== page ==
Birmingham business owners would turn down heating rather than silence the music
Music makes the world – and the workplace – go round
New research among businesses in Birmingham and the West Midlands region reveals the benefits of music in the workplace to owners, employees and customers alike.
80% of small to medium sized businesses in Birmingham and also 80% of those in the West Midlands say that playing music in the workplace increases staff morale. Additionally, 87% in Birmingham (88% in the region) believe that it creates a better working environment for staff.
The research is published by MusicWorks, a joint initiative of PPL and PRS for Music who represent thousands of composers, performers, publishers and record companies.
A huge 90% in Birmingham (91% in the region) believe that playing music makes staff and customers happier.
The research also found that 72% in Birmingham (71.2% in the region) say music in the workplace makes their employees more productive.
Furthermore of those surveyed two in five (41%) in the region believe that playing music can increase sales or results for the business.
The research also asked about cost-cutting in these times of austerity. The results showed that business owners and managers are so passionate about music in the workplace that 31% in Birmingham - and 29% in the West Midlands overall - would even consider turning down the central heating rather than lose music at work.
Playing music has huge benefits to business owners and customers alike, and these results from the West Midlands show that people running businesses in the region really value hearing music in the workplace.
We know that music at work has many benefits and the research shows how highly it is valued among business owners and managers. Many would even prefer to be colder at work than turn off the music!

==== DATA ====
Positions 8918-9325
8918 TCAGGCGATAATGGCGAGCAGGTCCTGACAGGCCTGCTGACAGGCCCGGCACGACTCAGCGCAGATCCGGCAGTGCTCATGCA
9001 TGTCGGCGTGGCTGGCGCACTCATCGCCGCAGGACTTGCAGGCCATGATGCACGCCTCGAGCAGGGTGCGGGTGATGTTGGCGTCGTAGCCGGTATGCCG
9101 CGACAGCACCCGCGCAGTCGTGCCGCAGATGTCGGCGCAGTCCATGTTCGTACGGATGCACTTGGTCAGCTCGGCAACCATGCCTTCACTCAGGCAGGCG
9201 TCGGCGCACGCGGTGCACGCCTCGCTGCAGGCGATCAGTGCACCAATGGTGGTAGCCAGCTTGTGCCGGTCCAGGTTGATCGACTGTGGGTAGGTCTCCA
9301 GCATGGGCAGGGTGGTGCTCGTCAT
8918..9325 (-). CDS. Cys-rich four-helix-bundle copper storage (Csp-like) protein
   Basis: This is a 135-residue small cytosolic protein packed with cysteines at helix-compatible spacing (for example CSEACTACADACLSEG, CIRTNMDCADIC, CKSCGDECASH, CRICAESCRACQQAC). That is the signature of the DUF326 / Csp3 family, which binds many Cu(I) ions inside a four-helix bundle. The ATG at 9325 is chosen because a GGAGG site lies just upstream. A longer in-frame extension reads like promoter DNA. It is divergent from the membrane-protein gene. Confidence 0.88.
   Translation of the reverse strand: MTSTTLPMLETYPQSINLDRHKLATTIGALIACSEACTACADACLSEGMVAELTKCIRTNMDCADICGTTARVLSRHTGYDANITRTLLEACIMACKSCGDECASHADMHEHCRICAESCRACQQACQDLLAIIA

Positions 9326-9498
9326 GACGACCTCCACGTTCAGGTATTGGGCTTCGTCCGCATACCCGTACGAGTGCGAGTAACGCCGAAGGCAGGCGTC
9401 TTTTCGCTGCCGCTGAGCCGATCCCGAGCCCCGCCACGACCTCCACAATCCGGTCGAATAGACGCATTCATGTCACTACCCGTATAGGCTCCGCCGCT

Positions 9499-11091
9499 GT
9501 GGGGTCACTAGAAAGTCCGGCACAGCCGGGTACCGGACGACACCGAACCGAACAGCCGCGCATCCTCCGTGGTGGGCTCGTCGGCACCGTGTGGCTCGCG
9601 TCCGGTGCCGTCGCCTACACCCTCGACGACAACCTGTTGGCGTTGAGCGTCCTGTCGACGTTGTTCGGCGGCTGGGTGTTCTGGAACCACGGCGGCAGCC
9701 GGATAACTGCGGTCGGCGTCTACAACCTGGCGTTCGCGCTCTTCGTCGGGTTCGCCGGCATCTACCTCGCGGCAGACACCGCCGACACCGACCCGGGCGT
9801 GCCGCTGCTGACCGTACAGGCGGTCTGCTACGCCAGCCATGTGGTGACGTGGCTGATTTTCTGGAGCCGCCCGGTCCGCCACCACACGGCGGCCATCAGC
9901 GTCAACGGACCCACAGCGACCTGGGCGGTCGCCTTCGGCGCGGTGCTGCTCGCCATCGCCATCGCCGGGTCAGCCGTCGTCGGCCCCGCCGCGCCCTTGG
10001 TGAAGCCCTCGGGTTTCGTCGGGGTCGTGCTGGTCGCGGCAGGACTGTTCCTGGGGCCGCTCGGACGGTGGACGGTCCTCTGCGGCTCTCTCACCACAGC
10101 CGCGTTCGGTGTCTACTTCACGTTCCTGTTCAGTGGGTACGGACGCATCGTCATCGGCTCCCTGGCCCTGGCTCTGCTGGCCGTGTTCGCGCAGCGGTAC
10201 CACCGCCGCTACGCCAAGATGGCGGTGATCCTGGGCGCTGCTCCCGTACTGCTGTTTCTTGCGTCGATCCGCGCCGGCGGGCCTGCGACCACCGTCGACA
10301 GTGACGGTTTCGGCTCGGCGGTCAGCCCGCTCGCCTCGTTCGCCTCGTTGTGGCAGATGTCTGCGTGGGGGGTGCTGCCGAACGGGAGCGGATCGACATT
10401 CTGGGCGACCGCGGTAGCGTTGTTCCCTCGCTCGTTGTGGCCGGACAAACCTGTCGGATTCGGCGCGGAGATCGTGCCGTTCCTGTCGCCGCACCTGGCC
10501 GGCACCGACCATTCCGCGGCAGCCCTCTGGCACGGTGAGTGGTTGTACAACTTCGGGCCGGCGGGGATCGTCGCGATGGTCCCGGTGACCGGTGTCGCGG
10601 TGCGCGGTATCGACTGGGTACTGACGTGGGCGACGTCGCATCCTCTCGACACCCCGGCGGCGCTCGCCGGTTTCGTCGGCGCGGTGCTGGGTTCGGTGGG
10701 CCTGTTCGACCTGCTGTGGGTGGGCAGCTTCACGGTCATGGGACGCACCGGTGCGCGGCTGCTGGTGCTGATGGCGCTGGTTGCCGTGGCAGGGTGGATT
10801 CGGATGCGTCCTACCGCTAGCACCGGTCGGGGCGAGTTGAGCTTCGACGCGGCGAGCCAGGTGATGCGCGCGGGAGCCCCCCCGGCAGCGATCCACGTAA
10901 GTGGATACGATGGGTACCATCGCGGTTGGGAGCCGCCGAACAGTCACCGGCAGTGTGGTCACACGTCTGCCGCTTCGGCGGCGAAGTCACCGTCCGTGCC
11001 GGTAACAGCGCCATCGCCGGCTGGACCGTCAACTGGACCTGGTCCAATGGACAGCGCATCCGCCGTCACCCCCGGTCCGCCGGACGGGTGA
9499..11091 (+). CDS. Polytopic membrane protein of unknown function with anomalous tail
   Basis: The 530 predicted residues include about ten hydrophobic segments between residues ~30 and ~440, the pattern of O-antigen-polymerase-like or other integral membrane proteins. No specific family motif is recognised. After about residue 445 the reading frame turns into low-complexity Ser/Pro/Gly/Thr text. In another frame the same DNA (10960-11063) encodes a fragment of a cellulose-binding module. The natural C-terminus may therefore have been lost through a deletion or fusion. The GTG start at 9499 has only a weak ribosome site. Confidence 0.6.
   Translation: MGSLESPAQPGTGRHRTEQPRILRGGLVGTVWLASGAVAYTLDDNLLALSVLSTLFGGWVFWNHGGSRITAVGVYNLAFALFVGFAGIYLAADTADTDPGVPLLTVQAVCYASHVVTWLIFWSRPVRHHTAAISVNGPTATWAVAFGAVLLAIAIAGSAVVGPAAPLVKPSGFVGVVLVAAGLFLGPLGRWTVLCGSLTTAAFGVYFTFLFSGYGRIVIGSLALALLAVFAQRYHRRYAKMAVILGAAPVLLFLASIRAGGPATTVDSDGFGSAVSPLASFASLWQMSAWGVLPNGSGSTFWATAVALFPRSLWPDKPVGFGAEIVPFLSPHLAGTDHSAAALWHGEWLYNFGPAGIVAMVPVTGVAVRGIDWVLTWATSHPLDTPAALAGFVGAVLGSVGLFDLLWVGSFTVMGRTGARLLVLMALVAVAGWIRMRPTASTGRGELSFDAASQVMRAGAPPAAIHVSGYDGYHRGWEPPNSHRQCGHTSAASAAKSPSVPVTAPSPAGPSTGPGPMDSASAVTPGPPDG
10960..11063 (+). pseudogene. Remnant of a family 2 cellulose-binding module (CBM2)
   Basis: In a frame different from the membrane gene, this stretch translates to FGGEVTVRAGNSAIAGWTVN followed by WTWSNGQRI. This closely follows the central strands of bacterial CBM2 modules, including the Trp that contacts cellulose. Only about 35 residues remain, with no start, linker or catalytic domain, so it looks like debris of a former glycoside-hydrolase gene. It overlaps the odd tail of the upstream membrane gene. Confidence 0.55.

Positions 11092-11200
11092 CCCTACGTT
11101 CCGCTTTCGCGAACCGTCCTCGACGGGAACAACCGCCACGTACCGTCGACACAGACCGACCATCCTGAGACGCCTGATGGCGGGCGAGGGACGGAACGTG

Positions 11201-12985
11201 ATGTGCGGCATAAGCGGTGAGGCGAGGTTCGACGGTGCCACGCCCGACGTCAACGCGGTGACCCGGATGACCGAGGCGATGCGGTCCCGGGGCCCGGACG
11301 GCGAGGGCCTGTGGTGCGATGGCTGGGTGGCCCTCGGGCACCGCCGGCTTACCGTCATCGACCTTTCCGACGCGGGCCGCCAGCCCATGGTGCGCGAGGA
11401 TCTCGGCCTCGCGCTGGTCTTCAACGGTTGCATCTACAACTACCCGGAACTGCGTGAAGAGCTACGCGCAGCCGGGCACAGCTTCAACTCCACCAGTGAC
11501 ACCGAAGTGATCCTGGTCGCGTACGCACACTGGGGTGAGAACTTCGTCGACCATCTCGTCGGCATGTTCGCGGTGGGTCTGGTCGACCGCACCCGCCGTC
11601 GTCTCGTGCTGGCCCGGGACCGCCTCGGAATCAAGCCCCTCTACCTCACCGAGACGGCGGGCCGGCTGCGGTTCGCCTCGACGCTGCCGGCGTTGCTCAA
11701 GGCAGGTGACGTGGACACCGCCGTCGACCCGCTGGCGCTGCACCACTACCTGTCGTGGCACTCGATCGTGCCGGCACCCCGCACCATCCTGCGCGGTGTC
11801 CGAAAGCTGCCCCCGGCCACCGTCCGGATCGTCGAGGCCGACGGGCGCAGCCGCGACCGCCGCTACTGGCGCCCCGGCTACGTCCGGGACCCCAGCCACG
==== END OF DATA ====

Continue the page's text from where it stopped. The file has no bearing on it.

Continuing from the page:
Music can positively influence mood and emotional states by stimulating body, mind and memories. Silence by comparison can feel particularly intrusive in the retail world, as it may throw unwelcome attention on the consumers’ behaviour.
Providing the option of music listening for people is a great way to bring a sense of pleasure and relaxation to the work environment, thereby promoting a positive attitude, higher job satisfaction and boosting a sense of brand identity and loyalty. Many people who are used to music in their lives feel that, by comparison, a silent environment lacks an important, personal, and creative source of energy.
For further information, contact Andrew Spinoza or Geraldine Vesey at SKV Communications (0161) 838 7770 e: email@example.com
Notes to Editors
- These latest findings are part of the joint MusicWorks campaign from PPL and PRS for Music. Since being founded in 2009 by both PPL and PRS for Music, MusicWorks has been at the forefront of valuable research highlighting the financial and emotional benefits that music can bring to business, across sectors. More information on the project can be found at: www.musicworksforyou.com Twitter: @MusicWorksUK/ #MusicWorks
- Research was conducted amongst 600 West Midlands SMEs (with between 2-250 employees) in May/June 2013, by DJS on behalf of PPL and PRS for Music. Of the 600 businesses were 200 from Birmingham, 200 from Coventry and 200 from Wolverhampton – each sample comprised 100 general businesses and 100 hospitality sector businesses such as cafes, bars and restaurants.
PPL is a not for profit company which licenses recorded music for broadcast, online and public performance use. Public performance licenses are issued by PPL to thousands of UK businesses and organisations across sectors who play recorded music to their staff or customers and who thereby require a licence by law. Established in 1934, PPL carries out this role on behalf of 10,000 record company and 65,000 performer members - all of whom are entitled to be fairly paid for the use of their recording and performances. For further information please visit www.ppluk.com
About PRS for Music
PRS for Music represents the rights of over 155,000 songwriters, composers, and music publishers in the UK and around the world. On behalf of its members, it works to grow and protect the value of their rights and ensure that creators are paid transparently and efficiently whenever their musical compositions and songs are streamed, downloaded, broadcast, performed and played in public. In 2020, 22.4 trillion performances of music were reported to PRS for Music, with £699m paid out in royalties to its members, making it one of the world’s leading music collective management organisations.
PRS for Music’s public performance licensing is now carried out on PRS for Music’s behalf by PPL PRS Ltd, the joint venture between PPL and PRS for Music.